And probably the longest areas that we face are the areas we actually had the very large amount of physical destruction. Right now, our best estimate is going take us about 18 months to do the physical shell work in that area, that is the reconstruction of any of the foundations that are required, the columns, the floors, the outer wall, roof repairs, et cetera.

Probably the biggest ongoing challenge we have right now isn't construction per se -- we really haven't gotten into that phase very much -- but mostly the control of mold and mildew, especially in Wedge 1 and portions of Wedge 2, where literally thousands of gallons of water were dumped into those areas fighting the fires. There's a very large mold growth and mildew growth in that area. So we're going to have to do extensive recovery as a result of that.

At this time, about 50 percent of Wedge 1 has electrical power of some kind turned back on. In some cases, it's just enough to have electrical lights, some emergency lights on. But at least 50 percent of the Wedge have some type of electricity available.

We've already ordered the replacement electrical gear for Wedge 1. And we've also started to develop all of the long-lead equipment item lists that will require immediate ordering and immediate action to get those long-lead items underway and ordered.

We've got the domestic water lines reconnected in Wedge 1. We also have the fire pumps and the fire system, the sprinkler system recharged in Wedge 1, so that's available to support people moving into those areas. We've got extensive dehumidification available and ongoing in both wedges. We had to truck in very large equipment to accomplish it in the very large areas that we have.

We are accomplishing -- I think this is important -- extensive air monitoring to ensure that the air in both the areas that were damaged, as well as other areas in the building, are healthy and safe for our working environment.

And we also have, although it's not the alarm that you heard here just a few minutes ago, we're also starting fire alarm testing; we have that underway in the wedge, and especially Wedge 1, we'll have that going on for the next few days.

Now, a lot of interest has been expressed in who it is that will get this business. And I know in the past we've announced some contract awards and things like that. I'd like to mention that we are going to hold for small -- and small, disadvantaged businesses, who might be interested in working on the wedge recovery effort, who are interested in meeting with the Pentagon renovation prime contractors to discuss subcontracting opportunities, that we're going to have a meeting available to them so they can meet both of the prime contractors. It's going to be in Rosslyn Plaza North on the 24th of October, from 9:00 a.m. to 4:00 p.m. That's at 1777 Kent Street, Rosslyn, Virginia, Conference Room 3. So they'll have an opportunity to come in. We're going to give an overview of the Pentagon Renovation Program. We're going to follow that with a presentation from each one of the prime contractors and how it is they intend to go about doing their work. They're going to outline subcontracting opportunities that are available. And the attendees may also schedule appointments with the prime contractors to look for subcontracting opportunities, business opportunities, within the resultant wedge construction.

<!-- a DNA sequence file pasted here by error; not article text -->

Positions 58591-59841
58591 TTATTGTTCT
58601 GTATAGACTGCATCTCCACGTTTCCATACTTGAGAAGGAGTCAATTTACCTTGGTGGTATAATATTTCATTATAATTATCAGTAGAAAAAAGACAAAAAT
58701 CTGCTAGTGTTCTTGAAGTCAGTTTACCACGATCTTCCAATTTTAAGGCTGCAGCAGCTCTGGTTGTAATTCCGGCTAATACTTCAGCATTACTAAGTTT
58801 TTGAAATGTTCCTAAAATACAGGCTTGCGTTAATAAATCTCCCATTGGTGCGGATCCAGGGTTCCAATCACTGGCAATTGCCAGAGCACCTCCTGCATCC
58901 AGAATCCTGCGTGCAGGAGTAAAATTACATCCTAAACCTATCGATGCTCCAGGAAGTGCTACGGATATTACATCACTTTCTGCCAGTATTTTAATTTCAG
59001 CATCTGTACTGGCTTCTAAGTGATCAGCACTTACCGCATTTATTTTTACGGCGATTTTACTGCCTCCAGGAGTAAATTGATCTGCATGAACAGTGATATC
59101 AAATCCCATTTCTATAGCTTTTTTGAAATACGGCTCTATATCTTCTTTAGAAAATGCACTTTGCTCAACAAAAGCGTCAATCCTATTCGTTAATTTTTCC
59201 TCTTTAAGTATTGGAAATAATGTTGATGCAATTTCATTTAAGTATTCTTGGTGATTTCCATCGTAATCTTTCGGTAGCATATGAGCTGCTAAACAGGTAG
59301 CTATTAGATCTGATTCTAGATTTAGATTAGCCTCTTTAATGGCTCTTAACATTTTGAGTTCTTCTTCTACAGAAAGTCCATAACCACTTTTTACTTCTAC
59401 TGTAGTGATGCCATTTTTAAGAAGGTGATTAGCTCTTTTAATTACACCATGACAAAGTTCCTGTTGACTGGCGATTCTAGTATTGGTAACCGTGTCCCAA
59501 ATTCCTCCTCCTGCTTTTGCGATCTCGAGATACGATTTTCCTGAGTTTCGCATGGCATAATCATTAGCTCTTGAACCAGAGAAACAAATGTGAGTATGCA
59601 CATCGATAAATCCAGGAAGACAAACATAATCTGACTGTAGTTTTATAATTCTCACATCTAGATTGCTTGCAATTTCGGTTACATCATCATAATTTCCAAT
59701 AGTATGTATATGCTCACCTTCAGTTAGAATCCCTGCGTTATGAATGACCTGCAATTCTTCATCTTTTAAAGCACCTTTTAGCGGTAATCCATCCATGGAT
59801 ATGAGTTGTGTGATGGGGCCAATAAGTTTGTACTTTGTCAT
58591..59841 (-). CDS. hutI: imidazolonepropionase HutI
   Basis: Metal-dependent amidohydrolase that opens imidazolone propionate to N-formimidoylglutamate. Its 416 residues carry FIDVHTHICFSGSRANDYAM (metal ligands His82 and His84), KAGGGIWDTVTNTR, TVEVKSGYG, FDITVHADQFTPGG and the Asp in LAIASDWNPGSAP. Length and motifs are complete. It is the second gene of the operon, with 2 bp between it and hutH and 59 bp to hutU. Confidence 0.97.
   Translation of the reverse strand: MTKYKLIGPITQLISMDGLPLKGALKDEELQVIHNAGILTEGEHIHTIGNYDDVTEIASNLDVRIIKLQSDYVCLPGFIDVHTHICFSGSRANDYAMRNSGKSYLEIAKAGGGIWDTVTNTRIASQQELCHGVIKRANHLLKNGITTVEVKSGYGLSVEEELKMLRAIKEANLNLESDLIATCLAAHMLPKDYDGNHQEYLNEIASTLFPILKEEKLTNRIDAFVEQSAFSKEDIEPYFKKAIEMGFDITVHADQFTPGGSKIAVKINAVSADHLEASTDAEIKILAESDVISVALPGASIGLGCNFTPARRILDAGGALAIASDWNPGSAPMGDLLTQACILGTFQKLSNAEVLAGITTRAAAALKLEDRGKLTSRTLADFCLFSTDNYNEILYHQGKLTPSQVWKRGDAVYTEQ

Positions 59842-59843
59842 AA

And information on that is available, as well as for many other subjects dealing with our program, at our Pentagon website, and that is

Some specific contract awards that we've made recently, I think you all are already aware of the AMEC contract for $520 million. It was a letter contract that we wrote early on. I'd like to say that AMEC has already awarded subcontracts to several contractors, among them is a company called Jewel, which is a small, disadvantaged business; it does cleaning services. It's $100,000. CapCo, another small, disadvantaged business which does painting and drywall. It's about $400,000. ACM, which is another small, disadvantaged business that does environmental remediation. That's going to be somewhere in the neighborhood of $2 million to $3 million worth of subcontracting. Another firm, called Mufti International, which is also a small, disadvantaged business, does carpeting, it's approximately $60,000.

We've also written subcontracts with firms KTLH Engineers, which is a woman-owned small business. It's about $500,000 worth of subcontract work. A subcontract for Core Drilling Services, which is also a woman-owned small business. That's approximately $500,000 for testing services. We've awarded a contract to Stanton Engineering Services, which is a small business; it's about $3.2 million. That's for fire protection services. We also, as you know, awarded a contract to RTKL Architectural -- it's a large business -- for about $20.8 million. But they've announced subcontracts with Orline Associates, which is a woman-owned small business, for about $500,000; and Historical Architecture for $500,000.

That's the information that I have that I just wanted to brief you on very quickly.

Questions? Yes, sir?

QUESTION: Is the plan to do -- to restore the damaged part of the building and then go back to the renovation schedule?

EVEY: Sir, it slightly depends, and we have a number of areas with different types of varying damage.

In general, there are areas in Wedge 1 which may be recovered independent of any of the activity we'll do for the rebuild-recovery. And so we'll be working to do that work as quickly as possible.

For example, if you were to go through Wedge 1 right now, much of what you would see would be, we're removing drywall and other porous objects and substances -- surfaces, up to about four to six feet high, depending on the amount of water damaged it received. We're removing all of that. We're removing a lot of furniture. You may be familiar with the library that was about to open down in Wedge 1 -- a very large, open area. We've removed all the furniture from that area. We actually knocked a wall out in the rear of the Pentagon, pushed all that furniture out through that hole, and we're reconfiguring that area as individual workstations. It's going to be like a big, open bay area. We're doing that work as quickly as possible. So we have that kind of work that's on-going and will continue in large areas of Wedge 1.

There are other portions of both Wedge 1 and Wedge 2 which will first require the recovery of structure, that's the building of the foundation elements -- the columns, the floor slabs, the outer wall, et cetera, and the replacement of limestone and such activities. The recovery, or the renovation of those areas will be dependent upon, first, the recovery activities taking place.